6. These are Some Costly Cats

Adopting a Bengal cat often means big bucks.

If you want to purchase a Bengal, start saving up, as fans of the breed can pay anywhere from hundreds of dollars for a “pet” quality Bengal to thousands for a show-quality one.

A “pet” quality Bengal simply means it’s not a kitty meant to be exhibited at shows.

There’s even a rumor that one British woman paid over $50,000 for her Bengal in 1990. This kitty was then known as the “Roll’s Royce” of cats.

7. Bengals are Active & Athletic

Large Bengal Cat
While Bengals may look like wildcats, they’ve been bred to have the personality of a typical house cat.

Bengal owners are known to describe their cats as intelligent, vocal, and very active.

Bengals are excellent jumpers and climbers as well.

They love to climb on furniture, leap up onto high surfaces, splash around in bathtubs and sinks–they even love a great game of fetch. That’s right, pups, fetch is for felines as well!

This means, if you’re looking for a lazy lap cat or docile pet, the Bengal isn’t the one for you.

On the other hand, however, if you’re an energetic person who can keep up with a highly active cat, these kitties might be just the companion for you!

This breed would work best with those with a high-intensity lifestyle.

8. You Can Teach Tricks to Your Bengal

One of the better known Bengal cat facts is that this breed is highly intelligent. They are also hungry for attention.

Because of these characteristics, these are among the easiest cats to train.

We’ve already mentioned that Bengals can play fetch. This is one example of a simple trick to teach Bengals.

Another example of an easy trick you can teach your Bengal is how to turn on and off light switches.

9. Bengals Love…

Stealing

If you’re having a hard time finding your car keys, your Bengal just might be the culprit.

Some Bengals can be little thieves.

These cute crooks tend to do whatever they please with whichever objects throughout your home grab their interest.

This means, don’t leave important items laying out as fair game. Instead, keep your Bengal out of your things by offering him/her plenty of cat-friendly toys.

The Leash

Bengals love the leash. Unlike most adult cats, who will likely leave you with several scratches if you try to put a leash on them, Bengals are much easier to leas-train.

This even holds true with Bengal adults–who says an old cat can’t learn new tricks?

It’s recommended that Bengals mostly remain an indoor pet, due to their tendency and ability to hunt birds.

However, you can allow your Bengal to explore the outdoors safely if you train your feline friend to walk on a leash.

Talking

The Bengal breed is very vocal. These talkative kitties can also be remarkably loud when they want something.

A Bengal will surely let you know when it’s time for dinner or he/she wants to play.

With that being said, however, Bengal meows can also be adorable, expressive, and fun to hear.

10. Beautiful Bengal Physical Features

Bengal Cat Noises

Size

One of the Bengal cat facts you should surely be aware of before buying a Bengal is their size.

While Bengal babies, like any other kitties, will be small at first, these guys can get quite large.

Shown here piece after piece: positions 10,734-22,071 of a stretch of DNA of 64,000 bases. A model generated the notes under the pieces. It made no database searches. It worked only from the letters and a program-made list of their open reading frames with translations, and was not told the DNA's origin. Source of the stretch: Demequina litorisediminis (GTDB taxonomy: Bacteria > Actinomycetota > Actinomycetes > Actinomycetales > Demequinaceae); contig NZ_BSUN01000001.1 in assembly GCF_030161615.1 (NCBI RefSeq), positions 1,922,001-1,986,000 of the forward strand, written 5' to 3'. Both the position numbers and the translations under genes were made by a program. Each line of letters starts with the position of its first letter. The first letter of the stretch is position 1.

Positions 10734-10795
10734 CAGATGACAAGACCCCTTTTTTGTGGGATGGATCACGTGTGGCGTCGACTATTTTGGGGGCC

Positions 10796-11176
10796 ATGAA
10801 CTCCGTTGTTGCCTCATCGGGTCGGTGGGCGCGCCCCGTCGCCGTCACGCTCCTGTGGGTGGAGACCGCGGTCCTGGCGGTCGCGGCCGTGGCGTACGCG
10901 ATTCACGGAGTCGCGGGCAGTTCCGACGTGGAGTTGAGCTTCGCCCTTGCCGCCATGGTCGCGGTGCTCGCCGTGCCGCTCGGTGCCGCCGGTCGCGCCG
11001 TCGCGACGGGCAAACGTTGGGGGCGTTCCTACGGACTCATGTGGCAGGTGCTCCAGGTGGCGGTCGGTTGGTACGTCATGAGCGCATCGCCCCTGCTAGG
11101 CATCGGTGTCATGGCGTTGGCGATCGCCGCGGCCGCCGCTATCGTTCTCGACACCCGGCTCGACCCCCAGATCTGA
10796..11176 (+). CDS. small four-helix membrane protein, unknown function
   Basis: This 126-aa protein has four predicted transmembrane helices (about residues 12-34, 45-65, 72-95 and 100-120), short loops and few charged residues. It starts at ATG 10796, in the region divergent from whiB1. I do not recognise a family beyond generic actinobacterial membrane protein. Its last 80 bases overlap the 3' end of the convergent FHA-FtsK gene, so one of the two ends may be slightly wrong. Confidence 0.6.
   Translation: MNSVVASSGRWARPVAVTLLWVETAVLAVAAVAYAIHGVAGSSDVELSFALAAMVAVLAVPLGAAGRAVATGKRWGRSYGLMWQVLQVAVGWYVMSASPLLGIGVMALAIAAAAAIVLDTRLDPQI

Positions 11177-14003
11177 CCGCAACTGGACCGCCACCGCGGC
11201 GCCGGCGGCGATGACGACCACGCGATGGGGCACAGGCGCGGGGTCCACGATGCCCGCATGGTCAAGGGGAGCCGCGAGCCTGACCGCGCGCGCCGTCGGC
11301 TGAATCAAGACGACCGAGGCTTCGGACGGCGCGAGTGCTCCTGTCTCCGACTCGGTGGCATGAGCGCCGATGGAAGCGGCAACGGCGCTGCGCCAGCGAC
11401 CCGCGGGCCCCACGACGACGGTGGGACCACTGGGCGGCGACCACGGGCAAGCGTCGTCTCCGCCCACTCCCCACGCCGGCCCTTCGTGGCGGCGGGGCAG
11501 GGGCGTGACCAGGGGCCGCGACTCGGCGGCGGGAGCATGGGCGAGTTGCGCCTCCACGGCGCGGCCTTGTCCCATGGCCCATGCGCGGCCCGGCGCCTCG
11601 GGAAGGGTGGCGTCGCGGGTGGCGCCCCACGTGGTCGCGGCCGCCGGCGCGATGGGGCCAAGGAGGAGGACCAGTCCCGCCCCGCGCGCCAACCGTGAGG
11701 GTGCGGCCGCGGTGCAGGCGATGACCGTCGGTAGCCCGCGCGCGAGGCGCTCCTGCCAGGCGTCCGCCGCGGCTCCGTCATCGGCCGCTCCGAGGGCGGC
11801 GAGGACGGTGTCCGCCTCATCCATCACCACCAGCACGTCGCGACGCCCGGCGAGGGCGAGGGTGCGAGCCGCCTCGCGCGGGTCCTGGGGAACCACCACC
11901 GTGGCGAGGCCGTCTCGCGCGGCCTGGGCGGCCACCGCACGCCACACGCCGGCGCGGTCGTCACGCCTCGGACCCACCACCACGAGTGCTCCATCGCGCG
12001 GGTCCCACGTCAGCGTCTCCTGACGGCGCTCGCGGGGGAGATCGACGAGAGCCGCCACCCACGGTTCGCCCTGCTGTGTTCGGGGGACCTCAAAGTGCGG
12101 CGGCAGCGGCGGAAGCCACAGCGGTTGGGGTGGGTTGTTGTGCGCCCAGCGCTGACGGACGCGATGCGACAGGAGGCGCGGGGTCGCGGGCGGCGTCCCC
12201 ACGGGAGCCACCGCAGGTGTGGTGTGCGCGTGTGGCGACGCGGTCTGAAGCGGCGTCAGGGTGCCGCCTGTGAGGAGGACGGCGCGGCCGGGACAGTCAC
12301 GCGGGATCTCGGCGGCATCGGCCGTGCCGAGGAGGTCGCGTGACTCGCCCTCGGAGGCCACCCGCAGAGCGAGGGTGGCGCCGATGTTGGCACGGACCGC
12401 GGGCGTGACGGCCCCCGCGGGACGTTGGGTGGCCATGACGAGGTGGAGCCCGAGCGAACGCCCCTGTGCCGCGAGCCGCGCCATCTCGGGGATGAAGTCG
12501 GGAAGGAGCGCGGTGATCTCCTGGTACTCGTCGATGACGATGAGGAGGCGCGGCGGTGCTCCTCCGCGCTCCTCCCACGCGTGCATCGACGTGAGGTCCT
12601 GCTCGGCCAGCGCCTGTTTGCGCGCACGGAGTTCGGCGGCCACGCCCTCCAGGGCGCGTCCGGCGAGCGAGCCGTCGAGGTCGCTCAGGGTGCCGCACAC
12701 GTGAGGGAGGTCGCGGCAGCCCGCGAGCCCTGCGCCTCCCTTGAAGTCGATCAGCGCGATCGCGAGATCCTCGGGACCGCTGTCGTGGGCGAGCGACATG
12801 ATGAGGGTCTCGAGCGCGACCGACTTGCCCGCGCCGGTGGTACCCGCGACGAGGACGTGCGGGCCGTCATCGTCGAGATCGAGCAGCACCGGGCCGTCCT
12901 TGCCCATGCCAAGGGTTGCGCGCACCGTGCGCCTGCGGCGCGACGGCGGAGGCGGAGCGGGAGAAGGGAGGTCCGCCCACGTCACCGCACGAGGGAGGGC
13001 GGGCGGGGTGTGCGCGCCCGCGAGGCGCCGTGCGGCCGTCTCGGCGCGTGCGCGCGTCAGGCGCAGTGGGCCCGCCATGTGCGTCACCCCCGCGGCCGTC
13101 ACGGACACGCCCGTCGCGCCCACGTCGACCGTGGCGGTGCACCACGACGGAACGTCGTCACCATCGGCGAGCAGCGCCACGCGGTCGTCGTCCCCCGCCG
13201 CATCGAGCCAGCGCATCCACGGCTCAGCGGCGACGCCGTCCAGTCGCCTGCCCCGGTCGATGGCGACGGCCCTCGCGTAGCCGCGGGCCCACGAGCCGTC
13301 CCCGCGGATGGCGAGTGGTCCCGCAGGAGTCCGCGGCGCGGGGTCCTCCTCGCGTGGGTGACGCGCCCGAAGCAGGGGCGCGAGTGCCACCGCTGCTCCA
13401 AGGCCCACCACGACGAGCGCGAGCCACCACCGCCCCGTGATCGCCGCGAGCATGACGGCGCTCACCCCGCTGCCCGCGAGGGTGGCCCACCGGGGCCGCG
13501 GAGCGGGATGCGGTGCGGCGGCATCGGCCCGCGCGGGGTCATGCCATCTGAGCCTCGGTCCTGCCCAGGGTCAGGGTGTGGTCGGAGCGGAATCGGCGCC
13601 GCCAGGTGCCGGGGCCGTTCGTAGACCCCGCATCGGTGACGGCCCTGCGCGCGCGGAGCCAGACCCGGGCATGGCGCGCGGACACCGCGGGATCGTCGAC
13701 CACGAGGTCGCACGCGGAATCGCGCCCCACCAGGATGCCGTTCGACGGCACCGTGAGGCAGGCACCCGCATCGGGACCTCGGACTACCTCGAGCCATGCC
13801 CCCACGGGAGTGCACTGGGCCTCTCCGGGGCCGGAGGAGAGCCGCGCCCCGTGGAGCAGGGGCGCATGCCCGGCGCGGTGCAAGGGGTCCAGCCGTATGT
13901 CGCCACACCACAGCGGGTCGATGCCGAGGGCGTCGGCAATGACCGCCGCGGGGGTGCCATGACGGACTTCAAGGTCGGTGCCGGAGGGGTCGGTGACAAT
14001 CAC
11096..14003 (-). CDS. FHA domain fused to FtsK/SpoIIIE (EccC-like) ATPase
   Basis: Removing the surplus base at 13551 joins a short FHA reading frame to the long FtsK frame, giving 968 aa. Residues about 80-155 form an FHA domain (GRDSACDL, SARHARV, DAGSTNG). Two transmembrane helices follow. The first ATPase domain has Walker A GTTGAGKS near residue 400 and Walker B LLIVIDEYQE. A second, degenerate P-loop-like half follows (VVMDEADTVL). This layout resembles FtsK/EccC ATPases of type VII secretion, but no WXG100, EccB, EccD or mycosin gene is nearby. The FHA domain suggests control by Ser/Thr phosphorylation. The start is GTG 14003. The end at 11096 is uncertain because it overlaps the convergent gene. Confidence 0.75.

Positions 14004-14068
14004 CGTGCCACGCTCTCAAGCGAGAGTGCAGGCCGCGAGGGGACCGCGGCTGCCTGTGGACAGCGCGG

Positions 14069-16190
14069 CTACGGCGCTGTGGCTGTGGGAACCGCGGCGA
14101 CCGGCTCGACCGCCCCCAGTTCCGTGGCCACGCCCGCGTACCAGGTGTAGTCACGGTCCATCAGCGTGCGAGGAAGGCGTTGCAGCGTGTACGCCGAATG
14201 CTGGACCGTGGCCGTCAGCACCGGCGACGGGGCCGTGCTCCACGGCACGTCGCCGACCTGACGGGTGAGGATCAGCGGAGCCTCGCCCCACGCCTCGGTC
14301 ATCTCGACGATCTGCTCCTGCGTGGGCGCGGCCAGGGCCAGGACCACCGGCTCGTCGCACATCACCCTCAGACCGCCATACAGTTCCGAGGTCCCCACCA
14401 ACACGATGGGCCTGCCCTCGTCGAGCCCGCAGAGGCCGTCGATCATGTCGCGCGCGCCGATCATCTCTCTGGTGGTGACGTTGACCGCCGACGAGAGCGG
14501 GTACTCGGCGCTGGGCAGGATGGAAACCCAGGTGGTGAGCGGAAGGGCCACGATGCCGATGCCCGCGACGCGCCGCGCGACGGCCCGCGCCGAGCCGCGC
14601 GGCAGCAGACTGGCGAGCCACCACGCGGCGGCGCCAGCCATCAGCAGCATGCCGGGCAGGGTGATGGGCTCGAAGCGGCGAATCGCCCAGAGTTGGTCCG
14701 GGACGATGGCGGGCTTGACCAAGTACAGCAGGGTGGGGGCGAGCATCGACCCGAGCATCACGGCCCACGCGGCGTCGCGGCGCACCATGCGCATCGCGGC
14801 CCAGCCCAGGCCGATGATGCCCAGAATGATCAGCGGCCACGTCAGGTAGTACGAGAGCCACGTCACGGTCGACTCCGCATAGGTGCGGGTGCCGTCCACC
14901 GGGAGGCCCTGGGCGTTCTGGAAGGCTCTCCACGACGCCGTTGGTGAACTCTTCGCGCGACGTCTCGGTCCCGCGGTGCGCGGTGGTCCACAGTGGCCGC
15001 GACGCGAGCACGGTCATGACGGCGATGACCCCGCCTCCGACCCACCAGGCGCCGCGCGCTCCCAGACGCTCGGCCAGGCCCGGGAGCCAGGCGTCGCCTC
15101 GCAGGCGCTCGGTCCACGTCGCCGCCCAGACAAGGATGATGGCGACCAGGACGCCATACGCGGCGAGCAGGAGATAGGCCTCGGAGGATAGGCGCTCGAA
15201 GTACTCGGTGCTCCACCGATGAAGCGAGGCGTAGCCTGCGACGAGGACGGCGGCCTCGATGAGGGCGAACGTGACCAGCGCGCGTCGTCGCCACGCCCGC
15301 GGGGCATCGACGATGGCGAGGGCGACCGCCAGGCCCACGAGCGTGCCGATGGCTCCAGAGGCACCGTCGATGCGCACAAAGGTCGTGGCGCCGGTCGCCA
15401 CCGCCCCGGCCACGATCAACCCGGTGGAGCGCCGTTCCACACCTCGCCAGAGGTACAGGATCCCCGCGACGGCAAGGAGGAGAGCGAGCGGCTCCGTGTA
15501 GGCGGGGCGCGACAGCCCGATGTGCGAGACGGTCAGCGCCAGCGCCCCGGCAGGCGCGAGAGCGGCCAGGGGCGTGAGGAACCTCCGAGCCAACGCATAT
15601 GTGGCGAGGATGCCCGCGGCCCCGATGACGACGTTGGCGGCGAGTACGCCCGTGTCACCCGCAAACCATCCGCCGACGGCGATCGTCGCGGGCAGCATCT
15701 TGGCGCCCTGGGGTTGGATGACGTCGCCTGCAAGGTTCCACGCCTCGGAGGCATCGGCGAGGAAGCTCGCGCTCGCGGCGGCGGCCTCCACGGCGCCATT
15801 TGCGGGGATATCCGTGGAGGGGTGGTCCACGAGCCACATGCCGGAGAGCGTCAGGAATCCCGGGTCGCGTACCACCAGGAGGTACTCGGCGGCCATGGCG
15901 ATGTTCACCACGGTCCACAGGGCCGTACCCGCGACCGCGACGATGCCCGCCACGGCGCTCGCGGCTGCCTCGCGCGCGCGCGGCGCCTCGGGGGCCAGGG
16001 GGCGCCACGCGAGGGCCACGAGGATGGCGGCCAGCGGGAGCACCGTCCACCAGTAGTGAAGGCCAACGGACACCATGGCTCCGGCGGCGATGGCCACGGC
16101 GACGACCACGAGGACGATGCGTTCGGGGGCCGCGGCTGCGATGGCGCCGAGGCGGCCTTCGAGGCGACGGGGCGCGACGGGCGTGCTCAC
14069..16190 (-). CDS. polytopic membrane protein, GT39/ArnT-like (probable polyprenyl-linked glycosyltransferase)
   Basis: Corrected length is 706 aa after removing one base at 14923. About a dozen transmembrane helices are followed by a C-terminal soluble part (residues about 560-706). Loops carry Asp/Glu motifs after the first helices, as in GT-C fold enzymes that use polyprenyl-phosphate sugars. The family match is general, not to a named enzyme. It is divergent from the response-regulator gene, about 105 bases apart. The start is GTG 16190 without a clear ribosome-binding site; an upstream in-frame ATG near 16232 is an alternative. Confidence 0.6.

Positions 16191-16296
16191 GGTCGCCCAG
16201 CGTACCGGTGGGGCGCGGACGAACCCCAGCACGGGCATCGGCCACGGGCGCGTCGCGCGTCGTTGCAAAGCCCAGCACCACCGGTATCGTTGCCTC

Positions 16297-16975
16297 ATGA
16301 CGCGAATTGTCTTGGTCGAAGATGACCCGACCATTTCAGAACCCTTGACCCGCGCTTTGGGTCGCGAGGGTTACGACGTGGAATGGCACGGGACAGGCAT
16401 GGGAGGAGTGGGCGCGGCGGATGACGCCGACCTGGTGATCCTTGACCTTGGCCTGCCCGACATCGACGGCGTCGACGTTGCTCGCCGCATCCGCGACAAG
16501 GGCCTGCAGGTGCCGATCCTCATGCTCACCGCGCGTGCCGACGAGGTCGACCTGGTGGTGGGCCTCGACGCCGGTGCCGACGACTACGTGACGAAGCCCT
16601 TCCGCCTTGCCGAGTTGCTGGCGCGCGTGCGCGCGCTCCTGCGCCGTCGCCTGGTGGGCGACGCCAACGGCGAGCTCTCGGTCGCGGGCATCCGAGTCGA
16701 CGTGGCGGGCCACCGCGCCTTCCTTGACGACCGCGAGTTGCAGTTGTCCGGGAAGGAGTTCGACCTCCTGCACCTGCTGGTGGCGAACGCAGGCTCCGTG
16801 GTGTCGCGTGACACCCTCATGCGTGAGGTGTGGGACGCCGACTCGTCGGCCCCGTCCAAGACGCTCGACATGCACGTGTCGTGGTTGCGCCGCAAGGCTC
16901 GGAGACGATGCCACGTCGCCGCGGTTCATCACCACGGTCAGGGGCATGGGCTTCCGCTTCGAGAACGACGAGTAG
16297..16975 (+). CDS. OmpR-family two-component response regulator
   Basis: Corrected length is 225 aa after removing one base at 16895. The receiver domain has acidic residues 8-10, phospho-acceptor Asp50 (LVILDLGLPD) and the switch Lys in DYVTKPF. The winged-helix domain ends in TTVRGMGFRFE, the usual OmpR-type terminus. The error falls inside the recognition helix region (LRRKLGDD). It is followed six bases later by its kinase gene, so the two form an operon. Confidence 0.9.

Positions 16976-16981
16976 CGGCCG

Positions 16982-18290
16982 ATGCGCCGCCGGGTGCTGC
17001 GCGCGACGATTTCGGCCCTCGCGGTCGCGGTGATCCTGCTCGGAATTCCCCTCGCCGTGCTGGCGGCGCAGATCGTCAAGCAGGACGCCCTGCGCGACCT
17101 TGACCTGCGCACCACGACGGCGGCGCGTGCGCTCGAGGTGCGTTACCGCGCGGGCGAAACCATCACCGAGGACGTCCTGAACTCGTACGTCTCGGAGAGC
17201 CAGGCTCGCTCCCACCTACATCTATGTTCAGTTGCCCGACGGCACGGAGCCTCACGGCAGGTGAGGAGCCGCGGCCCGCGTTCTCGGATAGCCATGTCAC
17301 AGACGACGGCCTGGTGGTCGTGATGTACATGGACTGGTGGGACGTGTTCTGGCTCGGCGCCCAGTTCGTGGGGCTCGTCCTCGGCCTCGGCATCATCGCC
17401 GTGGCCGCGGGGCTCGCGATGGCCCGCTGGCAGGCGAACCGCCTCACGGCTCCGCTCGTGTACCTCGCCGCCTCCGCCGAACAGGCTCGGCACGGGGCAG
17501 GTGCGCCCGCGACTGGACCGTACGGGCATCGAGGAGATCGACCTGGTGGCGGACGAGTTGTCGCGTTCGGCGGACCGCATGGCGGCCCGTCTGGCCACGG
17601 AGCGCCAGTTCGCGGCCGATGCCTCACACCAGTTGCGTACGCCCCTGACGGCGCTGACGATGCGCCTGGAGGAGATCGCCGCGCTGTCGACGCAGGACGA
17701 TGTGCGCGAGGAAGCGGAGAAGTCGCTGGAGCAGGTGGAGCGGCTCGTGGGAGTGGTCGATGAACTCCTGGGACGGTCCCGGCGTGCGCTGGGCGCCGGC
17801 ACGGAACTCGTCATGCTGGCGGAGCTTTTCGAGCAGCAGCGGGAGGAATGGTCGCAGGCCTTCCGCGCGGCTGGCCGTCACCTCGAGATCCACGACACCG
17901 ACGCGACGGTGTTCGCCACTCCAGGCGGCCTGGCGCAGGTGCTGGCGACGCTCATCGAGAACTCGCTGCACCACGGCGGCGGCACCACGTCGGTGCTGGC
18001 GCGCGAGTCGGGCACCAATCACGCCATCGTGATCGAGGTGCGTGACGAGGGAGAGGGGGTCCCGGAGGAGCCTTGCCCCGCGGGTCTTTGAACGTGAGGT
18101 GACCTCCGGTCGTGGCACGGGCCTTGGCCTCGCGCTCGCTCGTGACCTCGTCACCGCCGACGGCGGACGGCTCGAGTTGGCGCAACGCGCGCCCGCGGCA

Male Bengals weigh between 10 to 15 lbs on average. Females will weigh in around 8 to 12 lbs, usually.

Of course, don’t be surprised if you get some even bigger than that, or find a few who are smaller too. So, don’t be concerned if your Bengal is outside of those averages.

Head, Ears & Eyes

Other interesting Bengal cat facts include these physical features of this beautiful breed, which include the following:

  • Head: The head of the Bengal should be quite small in comparison to the body.
  • Ears: Bengals will have small ears too. This is reminiscent of their wild cat ancestry.
  • The ears should also have a “thumbprint.” This refers to a patch where the fur is very short, in the shape of a thumb.
  • Eyes: Bengals typically have large oval eyes that are green, gold/yellow, or aqua/blue.

While these Bengal cat facts may be new to you, we want to hear your own unique Bengal cat facts if you have a kitty of this breed! Tell us about different characteristics of your Bengal.

Is your Bengal a perfect example of all the Bengal cat facts described above, or is he/she different in various ways? Comment below!

Laurent Jaccard

As a Bengal cat owner of fifteen years, Laurent writes about his favorite cat breed to share his passion with other owners and enthusiasts. Laurent is a webmaster and graphic designer by profession, photographer and animal lover by heart.

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13 Comments

  1. Hello I have a Bengal cat that I got from a rescue in Maine she was found outdoors by her self. She was then adopted and brought back three months later the family obviously not knowing that the breed has special and unique needs.

    My cat is extremely playful yet extremely fearful. She hides all the time, will not come out at all if anybody else is in the house she will come out for me and let me play with her but she will not let me touch her .

    She is extremely intelligent curious is all get out and will cry for my attention but I find it extremely sad that I cannot get her to let me pet her she will let me touch her occasionally if I trick her with a cat toy there is some fear that she may have rolling skin disease or I don’t know the official name for him she cries an awful lot but more like communicating with me .